Resources I've Helped to Develop
In the past 15 years or so, I have written on multiple topics related to organics, sustainable farming, and small-scale agriculture. The great majority of the publications that resulted are available through the Kerr Center for Sustainable Agriculture, Poteau, Oklahoma. I've provided links to many of them below.
About Organic Agriculture
Organic farming and gardening originated as a soil-based approach that focused on conserving and nurturing soil biology, and allowing that web of life to grow strong, disease-resistant crops. Organic pioneers, and proponents that followed them, believed this to be a sustainable strategy for truly healthy food production. In the interest of protecting soil biological life, organic growers do not use most synthetic pesticides and chemical fertilizers. For a detailed discourse on the subject, see: A Brief Overview of the History and Philosophy of Organic Agriculture.
Innovations in Crop Rotations, Cover Crops, and Organic No-Till
In my last years as an employee of The Kerr Center for Sustainable Agriculture, I worked to develop a more sustainable model for organic market farming. The major management goals include limiting reliance on off-farm fertility inputs (especially poultry litter) and suppression of bermudagrass and other weeds. The result is a highly-promising bioextensive rotation model that relied heavily on covercropping, including summer green fallow. For details see: Market Farming with Rotations and Cover Crops: An Organic Bio-Extensive System and Organic Bio-Extensive Management Revisited. As part of the focus on diverse crop rotations, was a desire to promote beneficial insect habitats. We were featured as a case study in the Xerces Society Guide: Farming with Native Beneficial Insects For further details, see: Cover Crops as Beneficial Insect Habitats.
The National Organic Regulations are hard to read and understand. Certified growers receive a lot of guidance through the certification process, making them aware of what they can and cannot do or use. Exempt growers (annual organic sales less than $5000) do not have the same guidance. Several years ago, I wrote a booklet that small growers can use to assess their compliance; that market managers and buyers can use to evaluate sellers; that consumers can use to get a good idea of what organic growers do. To access a copy, see: Small Scale Organics: A Guidebook for the Non-certified Organic Grower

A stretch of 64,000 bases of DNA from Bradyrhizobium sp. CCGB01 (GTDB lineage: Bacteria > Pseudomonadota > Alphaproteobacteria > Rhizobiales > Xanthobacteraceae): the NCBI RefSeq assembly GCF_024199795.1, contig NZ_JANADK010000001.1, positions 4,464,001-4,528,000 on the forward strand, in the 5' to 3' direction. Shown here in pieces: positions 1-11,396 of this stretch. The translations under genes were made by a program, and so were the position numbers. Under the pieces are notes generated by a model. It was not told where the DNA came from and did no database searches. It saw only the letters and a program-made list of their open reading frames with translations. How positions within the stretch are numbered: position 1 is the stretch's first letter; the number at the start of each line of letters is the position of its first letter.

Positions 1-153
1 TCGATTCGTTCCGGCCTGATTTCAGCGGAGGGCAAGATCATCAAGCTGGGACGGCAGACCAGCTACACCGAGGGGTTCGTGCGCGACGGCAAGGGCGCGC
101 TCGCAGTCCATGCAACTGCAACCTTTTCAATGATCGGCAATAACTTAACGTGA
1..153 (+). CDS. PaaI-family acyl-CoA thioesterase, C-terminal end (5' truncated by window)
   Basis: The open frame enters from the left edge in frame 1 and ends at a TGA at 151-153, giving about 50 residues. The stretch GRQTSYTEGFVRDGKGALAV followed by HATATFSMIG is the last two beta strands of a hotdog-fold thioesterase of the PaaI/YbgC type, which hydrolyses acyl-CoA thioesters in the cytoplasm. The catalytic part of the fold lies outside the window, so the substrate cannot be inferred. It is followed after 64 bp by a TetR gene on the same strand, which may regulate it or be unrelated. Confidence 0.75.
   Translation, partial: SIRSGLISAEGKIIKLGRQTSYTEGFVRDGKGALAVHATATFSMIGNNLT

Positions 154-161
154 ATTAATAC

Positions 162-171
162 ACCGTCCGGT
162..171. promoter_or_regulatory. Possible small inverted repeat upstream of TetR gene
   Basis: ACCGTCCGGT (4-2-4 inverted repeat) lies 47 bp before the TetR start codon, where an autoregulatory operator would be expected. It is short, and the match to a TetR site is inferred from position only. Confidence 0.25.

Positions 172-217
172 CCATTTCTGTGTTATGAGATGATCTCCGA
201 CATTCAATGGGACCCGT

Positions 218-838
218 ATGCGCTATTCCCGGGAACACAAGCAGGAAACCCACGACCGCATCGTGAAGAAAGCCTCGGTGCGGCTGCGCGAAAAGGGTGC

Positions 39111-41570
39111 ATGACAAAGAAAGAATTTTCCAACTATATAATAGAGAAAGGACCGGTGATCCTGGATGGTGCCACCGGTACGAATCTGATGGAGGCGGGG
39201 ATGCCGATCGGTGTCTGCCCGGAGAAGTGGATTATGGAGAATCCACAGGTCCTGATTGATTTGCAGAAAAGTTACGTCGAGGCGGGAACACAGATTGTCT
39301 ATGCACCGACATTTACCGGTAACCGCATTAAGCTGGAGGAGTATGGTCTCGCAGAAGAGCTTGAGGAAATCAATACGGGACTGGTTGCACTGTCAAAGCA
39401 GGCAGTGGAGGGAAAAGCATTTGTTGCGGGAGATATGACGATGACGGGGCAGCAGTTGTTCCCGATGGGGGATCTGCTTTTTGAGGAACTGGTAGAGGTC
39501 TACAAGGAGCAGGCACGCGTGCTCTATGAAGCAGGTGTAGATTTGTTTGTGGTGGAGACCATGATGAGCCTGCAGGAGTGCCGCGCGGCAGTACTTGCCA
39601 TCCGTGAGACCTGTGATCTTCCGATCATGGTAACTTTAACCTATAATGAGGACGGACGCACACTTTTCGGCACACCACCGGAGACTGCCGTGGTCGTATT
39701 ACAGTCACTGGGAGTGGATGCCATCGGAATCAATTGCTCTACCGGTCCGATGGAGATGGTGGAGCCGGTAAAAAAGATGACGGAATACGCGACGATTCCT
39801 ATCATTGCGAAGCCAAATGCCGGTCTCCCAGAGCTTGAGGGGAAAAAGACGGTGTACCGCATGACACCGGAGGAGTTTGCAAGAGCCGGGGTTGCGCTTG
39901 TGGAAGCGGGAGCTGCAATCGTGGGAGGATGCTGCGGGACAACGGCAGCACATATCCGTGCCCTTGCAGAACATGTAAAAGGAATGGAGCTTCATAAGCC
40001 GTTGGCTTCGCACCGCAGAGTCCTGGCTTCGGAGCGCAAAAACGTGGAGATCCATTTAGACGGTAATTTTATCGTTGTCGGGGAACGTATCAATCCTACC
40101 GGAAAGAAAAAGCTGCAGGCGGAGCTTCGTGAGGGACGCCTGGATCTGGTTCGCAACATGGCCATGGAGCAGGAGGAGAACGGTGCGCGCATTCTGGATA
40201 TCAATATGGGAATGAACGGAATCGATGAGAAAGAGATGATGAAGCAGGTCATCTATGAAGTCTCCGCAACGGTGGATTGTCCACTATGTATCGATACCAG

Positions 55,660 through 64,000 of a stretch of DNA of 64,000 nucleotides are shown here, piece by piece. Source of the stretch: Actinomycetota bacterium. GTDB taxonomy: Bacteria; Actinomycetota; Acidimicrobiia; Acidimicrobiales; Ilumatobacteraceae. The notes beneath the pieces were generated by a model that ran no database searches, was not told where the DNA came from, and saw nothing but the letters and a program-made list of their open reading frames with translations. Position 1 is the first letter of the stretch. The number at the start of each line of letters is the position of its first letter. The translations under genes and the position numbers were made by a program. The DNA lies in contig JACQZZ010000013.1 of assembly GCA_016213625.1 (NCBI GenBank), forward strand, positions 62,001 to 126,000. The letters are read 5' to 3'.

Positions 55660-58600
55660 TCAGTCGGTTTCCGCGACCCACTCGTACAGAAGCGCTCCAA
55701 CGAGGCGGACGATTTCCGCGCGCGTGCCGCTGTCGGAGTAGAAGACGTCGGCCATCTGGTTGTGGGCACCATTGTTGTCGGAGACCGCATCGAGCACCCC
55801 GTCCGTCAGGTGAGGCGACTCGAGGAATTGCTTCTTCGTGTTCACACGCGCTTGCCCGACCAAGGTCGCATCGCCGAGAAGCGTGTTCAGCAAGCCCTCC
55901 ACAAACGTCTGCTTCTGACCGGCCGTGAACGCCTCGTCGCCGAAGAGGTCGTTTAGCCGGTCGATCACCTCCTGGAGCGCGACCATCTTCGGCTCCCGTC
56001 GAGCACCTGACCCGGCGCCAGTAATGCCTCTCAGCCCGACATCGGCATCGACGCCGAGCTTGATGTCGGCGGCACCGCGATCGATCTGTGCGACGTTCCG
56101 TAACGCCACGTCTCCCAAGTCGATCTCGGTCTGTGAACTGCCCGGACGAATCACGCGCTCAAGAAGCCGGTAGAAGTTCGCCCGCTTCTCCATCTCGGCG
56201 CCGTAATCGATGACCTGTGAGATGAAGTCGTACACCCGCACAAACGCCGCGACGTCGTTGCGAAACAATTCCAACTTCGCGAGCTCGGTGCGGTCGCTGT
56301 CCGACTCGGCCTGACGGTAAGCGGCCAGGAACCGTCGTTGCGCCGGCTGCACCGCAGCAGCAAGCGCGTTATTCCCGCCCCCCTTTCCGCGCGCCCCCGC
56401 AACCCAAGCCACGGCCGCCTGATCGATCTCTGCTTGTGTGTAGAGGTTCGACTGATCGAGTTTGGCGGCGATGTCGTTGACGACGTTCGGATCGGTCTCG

Consumers and gardeners have been increasingly interested heirloom (aka: heritage) vegetables, flowers and other plants. Much of my work at the Kerr Center focused on them. The rationale for that work was presented as: Heirloom Vegetables, Genetic Diversity, and the Pursuit of Food Security
Sweet Sorghum Syrup
During the 1980s and early 1990s, I helped the Kerr Center establish a small commercial syrup operation, as well as set the stage for fall festivals that ran for several years. At that time, I wrote a manual for growers wishing to start a small syrup operation. In 2019, I updated it. You can find the manual at: Sweet Sorghum: Production and Processing, Second Edition
Walk-Behind Tractors, Wheelhoes, Broadforks, and Other Small Farming Tools
I have long had an interest in small-scale farming technology. My last decade at the Kerr Center allowed me to explore this to a great degree. Three publications resulted from this effort: Farming with Walk-Behind Tractors Small-Scale Technology and Practices for Sweet Potato Growing in Southeast Oklahoma and Small-Scale Gardening Technology at the Kerr Center’s Cannon Horticulture Project